Pastry Chefs have several options when it comes down to making Puff pastry and oftentimes will prepare the type which they are most familiar with or which they most prefer. Personally I have found that all types can produce excellent results when the procedure is properly followed. However based upon my research I do believe that puff pastry can differ in mouth feel. Some feel drier and some feel more buttery. Improperly made puff pastry can feel hard even though it is flaky. One thing for sure is that inverse puff pastry (Inversed or inverted puff pastry) bakes rather light and produces very flaky results. For filled applications such as apple turnovers or Pithivier I do prefer to use inverse puff pastry, reason being that it stands up real well to the steam/humidity produced from the fillings and consequently leaves virtually no traces of unbaked dough.
When preparing inverse puff pastry it is necessary to work in a cool kitchen. Instead of the butter block being wrapped by the dough it is enveloping it, thus a warm kitchen makes it nearly impossible to obtain good results. For the readers in the United States it is important to make this dough with butter labeled “European style” This type of butter contains less water and will produce better results. In other countries select butter with high fat content, this type of butter should also feel very firm in the refrigerator. Ghee or clarified butter is not recommended as some water is necessary to produce the flaky layers. Flour strengths differ around the world and thus additional flour may be needed to make the dough firm. Firm dough will create very flaky results.
Inverse Puff Pastry / Feuilletage Inverse
|3 lb||Butter, unsalted cold||1440 g|
|1 lb 5 oz||Bread flour (a)||630 g|
|2 lb 10 oz||Bread flour||1200 g|
|12 oz||Butter, nearly melted||360 g|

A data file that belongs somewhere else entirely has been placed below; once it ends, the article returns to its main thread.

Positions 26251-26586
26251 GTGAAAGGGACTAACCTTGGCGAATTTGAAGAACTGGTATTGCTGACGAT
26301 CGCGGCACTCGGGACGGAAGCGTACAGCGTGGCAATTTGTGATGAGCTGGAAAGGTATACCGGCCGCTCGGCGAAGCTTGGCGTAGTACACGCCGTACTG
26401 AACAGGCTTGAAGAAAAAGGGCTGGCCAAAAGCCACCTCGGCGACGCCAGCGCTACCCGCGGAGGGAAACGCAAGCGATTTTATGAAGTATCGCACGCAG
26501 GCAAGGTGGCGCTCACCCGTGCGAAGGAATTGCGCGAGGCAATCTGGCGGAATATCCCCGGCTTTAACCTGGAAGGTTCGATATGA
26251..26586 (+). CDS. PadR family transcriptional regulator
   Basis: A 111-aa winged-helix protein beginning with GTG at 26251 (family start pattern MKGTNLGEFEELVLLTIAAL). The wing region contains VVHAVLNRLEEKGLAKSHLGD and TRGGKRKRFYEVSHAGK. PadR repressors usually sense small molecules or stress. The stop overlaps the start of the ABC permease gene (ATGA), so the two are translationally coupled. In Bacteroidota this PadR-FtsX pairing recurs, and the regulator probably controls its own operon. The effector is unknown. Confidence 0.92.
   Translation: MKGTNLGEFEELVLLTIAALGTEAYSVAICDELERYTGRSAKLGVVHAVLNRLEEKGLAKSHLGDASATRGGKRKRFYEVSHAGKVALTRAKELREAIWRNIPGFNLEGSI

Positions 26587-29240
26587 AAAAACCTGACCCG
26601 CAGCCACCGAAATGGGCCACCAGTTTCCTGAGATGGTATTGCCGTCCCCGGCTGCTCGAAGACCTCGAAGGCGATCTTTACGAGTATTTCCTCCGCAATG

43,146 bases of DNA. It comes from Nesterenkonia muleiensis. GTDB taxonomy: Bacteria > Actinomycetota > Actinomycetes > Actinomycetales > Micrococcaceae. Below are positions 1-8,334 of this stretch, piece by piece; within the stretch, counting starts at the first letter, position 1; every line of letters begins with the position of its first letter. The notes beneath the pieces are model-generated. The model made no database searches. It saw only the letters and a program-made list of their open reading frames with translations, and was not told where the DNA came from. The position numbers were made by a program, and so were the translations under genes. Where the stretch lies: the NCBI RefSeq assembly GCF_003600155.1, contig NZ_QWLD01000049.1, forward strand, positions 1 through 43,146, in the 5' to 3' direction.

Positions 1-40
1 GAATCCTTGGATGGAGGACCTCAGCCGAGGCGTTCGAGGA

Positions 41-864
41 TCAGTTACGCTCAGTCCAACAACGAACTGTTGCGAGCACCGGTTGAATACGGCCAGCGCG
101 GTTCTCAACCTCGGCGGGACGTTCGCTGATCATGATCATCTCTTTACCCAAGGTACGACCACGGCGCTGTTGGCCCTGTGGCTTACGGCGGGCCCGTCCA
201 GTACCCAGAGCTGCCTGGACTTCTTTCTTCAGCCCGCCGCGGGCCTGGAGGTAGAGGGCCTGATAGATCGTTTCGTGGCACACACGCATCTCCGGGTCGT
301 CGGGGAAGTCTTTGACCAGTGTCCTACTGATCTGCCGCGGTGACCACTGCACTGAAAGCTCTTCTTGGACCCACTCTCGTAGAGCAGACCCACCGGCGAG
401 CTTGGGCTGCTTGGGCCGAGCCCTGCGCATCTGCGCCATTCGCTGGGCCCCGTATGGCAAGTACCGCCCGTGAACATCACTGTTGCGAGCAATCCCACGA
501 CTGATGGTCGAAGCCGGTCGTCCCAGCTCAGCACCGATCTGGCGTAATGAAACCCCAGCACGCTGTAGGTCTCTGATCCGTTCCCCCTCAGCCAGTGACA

|1 lb 6 oz||Ice cold water||660 g|
|1.5 oz||Salt||45 g|
|0.5 oz||Vinegar||15 g|
In mixing bowl, fitted with the paddle attachment mix the cold butter and bread flour (a) until well combined. Dust a work surface with a small amount of flour and roll the “Butter block dough” to a sheet pan size. Cover with food wrap and place in a refrigerator for 1 -2 hours.
- Meanwhile using a dough hook, knead the remaining ingredients until well combined, approximately 2 to 3 minutes.
- Shape the dough into a half sheet pan size and cover in plastic wrap. Refrigerate for one hour.
- Place the dough on the left side of the butter block.
- Fold the right side of the butter block over the dough and press on all sides to seal.
- Place the dough with the seamless side towards you and roll the dough in the lengthwise direction 1/2” (1cm) thick. Brush off any excess flour.
- Fold the dough in thirds.
This completes a single turn. Wrap in plastic and place in refrigerator for at least one hour.
8. Position the dough with the seamless side towards you and roll the dough in the lengthwise direction 1/2” (1cm) thick. Brush of any excess flour. Fold the dough in 4 also named a book fold.
This completes a double or book fold. Wrap in plastic and refrigerate for at least one hour.
9.Repeat step 5 and 6 and refrigerate for one hour.
10. Repeat step 8 and wrap in plastic and refrigerate overnight.